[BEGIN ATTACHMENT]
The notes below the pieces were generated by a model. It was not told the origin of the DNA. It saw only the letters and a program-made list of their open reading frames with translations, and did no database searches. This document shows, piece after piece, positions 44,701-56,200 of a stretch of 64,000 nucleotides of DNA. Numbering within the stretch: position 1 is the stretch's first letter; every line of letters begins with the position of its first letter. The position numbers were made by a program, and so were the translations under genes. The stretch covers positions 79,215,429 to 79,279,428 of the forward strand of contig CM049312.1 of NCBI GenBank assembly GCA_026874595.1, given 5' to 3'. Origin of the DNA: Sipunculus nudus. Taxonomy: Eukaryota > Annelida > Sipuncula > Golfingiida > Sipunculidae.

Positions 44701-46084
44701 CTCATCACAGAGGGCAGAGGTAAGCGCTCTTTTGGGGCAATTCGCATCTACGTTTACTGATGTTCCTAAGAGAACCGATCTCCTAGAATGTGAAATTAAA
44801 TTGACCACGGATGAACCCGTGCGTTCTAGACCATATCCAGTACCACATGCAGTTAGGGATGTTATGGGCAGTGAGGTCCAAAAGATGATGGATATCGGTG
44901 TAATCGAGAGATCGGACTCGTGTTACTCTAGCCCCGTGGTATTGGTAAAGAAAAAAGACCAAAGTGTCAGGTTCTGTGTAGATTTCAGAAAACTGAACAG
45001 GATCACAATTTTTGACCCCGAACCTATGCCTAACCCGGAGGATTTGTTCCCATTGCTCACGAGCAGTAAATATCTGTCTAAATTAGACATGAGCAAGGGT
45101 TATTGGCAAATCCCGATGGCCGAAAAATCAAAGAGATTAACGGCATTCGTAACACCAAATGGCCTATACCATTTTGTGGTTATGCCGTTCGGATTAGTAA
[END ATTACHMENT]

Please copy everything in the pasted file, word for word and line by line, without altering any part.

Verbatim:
The notes below the pieces were generated by a model. It was not told the origin of the DNA. It saw only the letters and a program-made list of their open reading frames with translations, and did no database searches. This document shows, piece after piece, positions 44,701-56,200 of a stretch of 64,000 nucleotides of DNA. Numbering within the stretch: position 1 is the stretch's first letter; every line of letters begins with the position of its first letter. The position numbers were made by a program, and so were the translations under genes. The stretch covers positions 79,215,429 to 79,279,428 of the forward strand of contig CM049312.1 of NCBI GenBank assembly GCA_026874595.1, given 5' to 3'. Origin of the DNA: Sipunculus nudus. Taxonomy: Eukaryota > Annelida > Sipuncula > Golfingiida > Sipunculidae.

Positions 44701-46084
44701 CTCATCACAGAGGGCAGAGGTAAGCGCTCTTTTGGGGCAATTCGCATCTACGTTTACTGATGTTCCTAAGAGAACCGATCTCCTAGAATGTGAAATTAAA
44801 TTGACCACGGATGAACCCGTGCGTTCTAGACCATATCCAGTACCACATGCAGTTAGGGATGTTATGGGCAGTGAGGTCCAAAAGATGATGGATATCGGTG
44901 TAATCGAGAGATCGGACTCGTGTTACTCTAGCCCCGTGGTATTGGTAAAGAAAAAAGACCAAAGTGTCAGGTTCTGTGTAGATTTCAGAAAACTGAACAG
45001 GATCACAATTTTTGACCCCGAACCTATGCCTAACCCGGAGGATTTGTTCCCATTGCTCACGAGCAGTAAATATCTGTCTAAATTAGACATGAGCAAGGGT
45101 TATTGGCAAATCCCGATGGCCGAAAAATCAAAGAGATTAACGGCATTCGTAACACCAAATGGCCTATACCATTTTGTGGTTATGCCGTTCGGATTAGTAA